WHY WE ARE NOT HITLER
Before we launched Questionable Material, I told Jack in no uncertain terms that we should not be like Hitler.
Jack made a face. Not the usual stupid-looking one, but a different kind. One that suggested he didn’t understand what I meant. I could tell he wanted to ask me what I was talking about — and seemed to be on the verge of using a Gary Coleman catchphrase from a 1978 sitcom. Instead, he made a different stupid-looking face that had a raised eyebrow on it. That was his way of letting me know that he had no clue what I meant, the big dummy.
So, I turned to Jack (I usually face away from him) and explained exactly why I hoped we would not be like Hitler.
After losing World War I, Germany learned that a two-front war was a terrible idea. They had their asses (Hinterns in German) handed to them and were miserable for many years after. Things were so bad that folks got super excited about an agitated anti-Semite who couldn’t get into art school. Then, boom, World War II. For a few years, things were going swimmingly for Hitler and his gang; they had the world stage, all the Champagne they wanted (the region, not the beverage), and snappy uniforms designed by Hugo Boss.
Then they went and attacked their former ally, the Soviet Union, immediately opening a two-front war. We all know what happened afterwards. Ultimately, Hitler’s greatest accomplishment was killing the guy responsible for starting the war.
Hitler proved two things. One, he was a terrible tactician. Two, and most important, he did not learn from past mistakes.
That is why we do not want to be like Hitler.
In order to be a successful comedy podcast that dominates the world, or at least a large swatch of the English-speaking part of it, it’s important to study the failures of other comedy podcasts. By learning what they did wrong we can avoid making the same mistakes. We can avoid being like Hitler.
I wish I could say that Jack finally understood what I was talking about, but he just sat there with that vacant, punchable stare. God, I can’t stand him.
At any rate, we studied other comedy podcasts and their failures. Here’s what we found and what it taught us:
The Kyle & Jim Blather for an Hour and a Half Show
They seemed nice enough, but it’s filed under comedy and after 78 minutes you haven’t had more than a handful of brief chuckles. What we learned: Edit out the unfunny parts. If it was 1995 and you had to make the edits on actual magnetic tape with a razor blade, you could be forgiven. But it’s 2020. We’ve come a long way! Digital! It’s easy!
Sweartime with Kyle Jessop
Interesting topics? Check. Informed host? Check. Gratuitous f-bombs every eight seconds? Check. Lesson: Less gratuitous swearing means more room for entertaining words. I don’t mind swearing Kyle, but the audience deserves more than pointless cussing, you shitface.
I Hope My Political Rivals Get Bum Cancer
Man, you sure hate those guys! Thing is, some dude screaming angrily into the void about how much he hates the opposite team is not entertaining, is it? Lesson: Every single politician is worthy of scorn, mockery and often, contempt. Why limit it to your side?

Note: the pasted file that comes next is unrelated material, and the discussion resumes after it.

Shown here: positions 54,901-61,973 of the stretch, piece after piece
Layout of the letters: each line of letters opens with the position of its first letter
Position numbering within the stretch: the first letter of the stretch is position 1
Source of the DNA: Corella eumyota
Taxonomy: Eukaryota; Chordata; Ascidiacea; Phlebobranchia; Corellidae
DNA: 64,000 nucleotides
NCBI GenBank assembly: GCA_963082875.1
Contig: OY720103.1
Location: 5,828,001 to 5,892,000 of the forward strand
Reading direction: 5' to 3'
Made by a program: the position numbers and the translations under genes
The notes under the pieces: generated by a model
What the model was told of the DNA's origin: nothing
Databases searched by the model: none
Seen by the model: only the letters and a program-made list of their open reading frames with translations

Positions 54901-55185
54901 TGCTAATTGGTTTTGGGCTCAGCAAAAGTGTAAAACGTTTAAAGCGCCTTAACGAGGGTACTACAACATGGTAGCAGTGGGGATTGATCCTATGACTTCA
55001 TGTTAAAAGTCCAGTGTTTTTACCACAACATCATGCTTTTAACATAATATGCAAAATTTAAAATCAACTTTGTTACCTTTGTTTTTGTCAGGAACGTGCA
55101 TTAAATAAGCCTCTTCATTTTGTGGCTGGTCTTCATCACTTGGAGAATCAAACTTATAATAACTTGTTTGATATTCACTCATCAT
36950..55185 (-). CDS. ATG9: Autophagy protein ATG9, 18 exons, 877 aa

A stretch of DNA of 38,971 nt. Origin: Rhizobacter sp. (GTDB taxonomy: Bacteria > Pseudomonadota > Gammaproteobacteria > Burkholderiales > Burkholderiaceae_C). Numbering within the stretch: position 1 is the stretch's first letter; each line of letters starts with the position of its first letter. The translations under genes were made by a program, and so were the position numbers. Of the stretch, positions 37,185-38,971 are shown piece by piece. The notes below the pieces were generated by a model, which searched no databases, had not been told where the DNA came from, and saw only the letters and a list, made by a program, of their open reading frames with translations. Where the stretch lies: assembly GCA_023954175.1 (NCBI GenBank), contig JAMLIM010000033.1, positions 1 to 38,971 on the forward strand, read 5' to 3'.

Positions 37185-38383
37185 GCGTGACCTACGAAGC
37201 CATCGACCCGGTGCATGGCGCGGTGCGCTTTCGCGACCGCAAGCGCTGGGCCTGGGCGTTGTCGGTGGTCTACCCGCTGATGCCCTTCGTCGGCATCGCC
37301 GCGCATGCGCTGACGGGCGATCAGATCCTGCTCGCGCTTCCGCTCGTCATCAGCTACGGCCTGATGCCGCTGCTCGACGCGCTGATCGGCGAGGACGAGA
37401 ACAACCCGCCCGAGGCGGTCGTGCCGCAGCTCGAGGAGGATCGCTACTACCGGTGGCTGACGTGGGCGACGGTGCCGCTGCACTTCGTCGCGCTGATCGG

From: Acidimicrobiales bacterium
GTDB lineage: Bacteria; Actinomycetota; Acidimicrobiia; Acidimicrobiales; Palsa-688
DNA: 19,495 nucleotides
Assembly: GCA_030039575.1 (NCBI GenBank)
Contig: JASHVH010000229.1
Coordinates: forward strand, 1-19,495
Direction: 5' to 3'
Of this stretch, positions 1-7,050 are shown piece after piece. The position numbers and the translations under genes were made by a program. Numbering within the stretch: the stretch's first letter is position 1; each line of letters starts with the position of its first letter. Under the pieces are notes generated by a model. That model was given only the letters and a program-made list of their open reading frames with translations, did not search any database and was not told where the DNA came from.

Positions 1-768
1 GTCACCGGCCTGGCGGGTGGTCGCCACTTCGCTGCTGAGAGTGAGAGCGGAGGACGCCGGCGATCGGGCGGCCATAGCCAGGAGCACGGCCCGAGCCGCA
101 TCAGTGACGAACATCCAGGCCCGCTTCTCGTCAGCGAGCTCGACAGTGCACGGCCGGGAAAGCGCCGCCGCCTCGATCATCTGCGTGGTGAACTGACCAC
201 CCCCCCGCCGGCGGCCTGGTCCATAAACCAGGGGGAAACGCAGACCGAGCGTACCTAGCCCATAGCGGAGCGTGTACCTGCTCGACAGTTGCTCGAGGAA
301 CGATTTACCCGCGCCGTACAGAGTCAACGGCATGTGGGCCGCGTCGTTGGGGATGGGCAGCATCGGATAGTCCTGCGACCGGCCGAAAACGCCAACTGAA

We’re Sexy-Breasted Ladies Talking Sexy! Sex!
I get it — you’re pretty and on the internet so your simple, penised listeners are going to be more forgiving when your comedy podcast forgoes the comedy part and focuses on talking about your trysts. But I want more comedy, and definitely a lot less vocal fry. Lesson: Focus on entertainment rather than seduction. The grim reality is if Jack and I try sexy talk and flirting with the audience, we would have the most unintentionally hilarious podcast in all the land. Or zero subscribers in under ten minutes.
Shitty Microphone with Wendell Jacobs
Some funny stuff there, Wendell, but it sounds like you and the Radio Shack omnidirectional mic you got on eBay fell into a coffee can. Lesson: Spend more money than Jack would like on decent microphones.
“I love the podcast! Please don’t call me a wino on it.”
[Will talk to your husband, sorry.]
“keep up the good work!!! Love the carty b and billy one so funny”
[hate the spelling, love the sentiment]
“Funny, irreverent and of reasonable length.”
-Via Apple Podcast Reviews
[Can we use this as a tagline?]
-Via Apple Podcast Reviews
FOR THE LOVE OF ALL THINGS HOLY
We get it. You buy string lights on eBay and it comes with a little note from the merchant begging you to review their store. You buy a legal pad at Staples and they circle a web address on the receipt and say, “Please fill out this survey.” You hang up after thirty minutes on the phone with Delta and two seconds later you get an email from Delta asking how your chat with Barbara was. It’s enough to give you review fatigue.
That said, podcast reviews are much more important than other reviews. People make podcast-listening decisions based on reviews, and while having over 50 five-star reviews is awesome, 100 would be more than twice better. Jack says you don’t even have to write anything, unless you want to. All he wants are your stars. I wouldn’t mind something written, even if it’s just “Haha” (see mailbag) but sure, a little explanation of what you love about Questionable Material might help convince other folks to give us a listen, which is kind of what we want, being honest.
A new service makes reviewing podcasts much easier by giving one link to follow.
And if you haven’t subscribed to the podcast, please do via your favorite podcast provider. When you actually hit the subscribe button, new episodes will come to you magically, right away! And it makes Jack feel good.
You are all swell,
Jack & Brian
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